This is probably the first recipe I ever memorized and made on my own. Of course, I was taught to just mix it “until it looks right,” which is a Southern cook’s favorite thing to say. All the women in my family make great cornbread and I remember eating it multiple times each week as a side for our meal (Or, for me, it was often the basis of my meal. Especially if black-eyed or purple hull peas were around).
Since it’s hard to show you how to make it “look right” via the world wide web, I figured out some measurements for you. And now, without further ado, I present to you the best cornbread recipe on the planet (yes, I am biased, but I am also right).
Southern Skillet Cornbread
- Spray a cast iron skillet with cooking spray, then put the tablespoon of butter in the skillet and stick it in the oven while it preheats to 450 degrees.
- Mix together the cornmeal, egg, and buttermilk. Start with one cup of buttermilk and add more if needed to get to a pourable, but not runny consistency.
- When the oven is preheated and the butter is melted, pour the batter into the skillet on top of the melted butter (this makes your cornbread have a perfect crunchy, buttery crust).
- Bake for about 20 to 30 minutes, until the crust is golden brown.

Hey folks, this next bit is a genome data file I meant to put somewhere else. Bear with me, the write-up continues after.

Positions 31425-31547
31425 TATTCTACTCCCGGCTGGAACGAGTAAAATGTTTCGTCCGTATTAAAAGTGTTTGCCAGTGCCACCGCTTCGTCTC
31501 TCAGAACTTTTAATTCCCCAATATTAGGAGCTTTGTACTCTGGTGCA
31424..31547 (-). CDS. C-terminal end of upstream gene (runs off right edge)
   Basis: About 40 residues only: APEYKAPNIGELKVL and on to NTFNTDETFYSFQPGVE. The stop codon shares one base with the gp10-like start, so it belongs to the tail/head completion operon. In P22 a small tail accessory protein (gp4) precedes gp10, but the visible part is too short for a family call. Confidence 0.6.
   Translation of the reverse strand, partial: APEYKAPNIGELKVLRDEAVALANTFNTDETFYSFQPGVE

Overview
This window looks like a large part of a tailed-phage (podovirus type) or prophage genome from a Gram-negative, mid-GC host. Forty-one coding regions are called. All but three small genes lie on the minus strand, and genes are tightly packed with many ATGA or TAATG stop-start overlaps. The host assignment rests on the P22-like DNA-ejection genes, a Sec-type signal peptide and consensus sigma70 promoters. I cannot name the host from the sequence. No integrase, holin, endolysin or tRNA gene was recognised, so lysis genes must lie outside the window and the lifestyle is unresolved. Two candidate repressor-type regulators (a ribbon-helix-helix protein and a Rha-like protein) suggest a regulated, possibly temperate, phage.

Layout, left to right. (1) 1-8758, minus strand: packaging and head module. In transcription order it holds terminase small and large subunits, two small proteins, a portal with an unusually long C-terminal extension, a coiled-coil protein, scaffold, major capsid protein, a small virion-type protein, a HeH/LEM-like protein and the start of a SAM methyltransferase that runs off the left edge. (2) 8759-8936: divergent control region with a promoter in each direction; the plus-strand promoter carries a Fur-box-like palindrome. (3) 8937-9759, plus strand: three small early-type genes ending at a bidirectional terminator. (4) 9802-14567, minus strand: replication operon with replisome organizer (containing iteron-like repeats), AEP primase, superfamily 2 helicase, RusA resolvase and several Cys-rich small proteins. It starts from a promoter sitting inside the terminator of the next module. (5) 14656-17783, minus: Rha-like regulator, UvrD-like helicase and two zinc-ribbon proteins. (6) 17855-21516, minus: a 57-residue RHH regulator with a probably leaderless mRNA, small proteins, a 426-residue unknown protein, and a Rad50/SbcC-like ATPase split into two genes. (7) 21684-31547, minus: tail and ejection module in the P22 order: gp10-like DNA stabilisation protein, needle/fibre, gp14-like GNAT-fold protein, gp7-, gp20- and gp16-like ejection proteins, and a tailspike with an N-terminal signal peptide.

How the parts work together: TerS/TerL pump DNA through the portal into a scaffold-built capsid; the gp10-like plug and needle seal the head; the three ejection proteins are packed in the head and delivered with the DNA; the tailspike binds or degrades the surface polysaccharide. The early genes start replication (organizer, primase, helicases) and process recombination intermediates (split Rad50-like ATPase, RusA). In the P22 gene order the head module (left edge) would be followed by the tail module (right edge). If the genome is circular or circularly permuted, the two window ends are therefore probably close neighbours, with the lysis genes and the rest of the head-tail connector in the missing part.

- Let cool in the skillet for about 5 minutes before turning out onto a plate and slicing.
- I like to use yellow cornmeal, because that’s what my Mamaw Hopper used and it was the secret to her oven fried okra (that recipe is on the blog, too!). However, my mama and Mamaw Gibson use white cornmeal and that works, too. Just MAKE SURE to buy self-rising cornmeal, or you will end up with a corn pancake (I know this from experience – the first time I tried to make cornbread for Jeff when we were dating, I just grabbed the bag of cornmeal in his kitchen and started cooking. I didn’t notice that his was NOT self-rising and I was super upset when I went to pull it out of the oven. Don’t make the same mistake I made.)
- If you don’t have buttermilk, you can google how to make your own with vinegar or lemon juice, but what my mama always did when she was making this with “sweet milk” (what we call regular milk in the South) was add about a tablespoon of mayonaise to the mixture. Sounds crazy, I know, but it works and really helps your cornbread’s texture.
When I was a freshman at the University of Alabama, a guy in my class was complaining that the one thing he missed most about being at home was his mom’s cornbread and that he couldn’t find a restaurant anywhere that made it like her. I told him that I could teach him how to make it and made him a grocery list and told him exactly what cast iron skillet to buy (this one, in case you’re wondering), and he eagerly took my advice. I figured he would probably never actually cook the cornbread, but apparently he did over the next weekend, and when he came back to class the next week he found me and thanked me and said that he had to call his mom to tell her that he learned to make cornbread even better than hers. So I really am telling you the truth when I say this is the best cornbread you’ve ever eaten.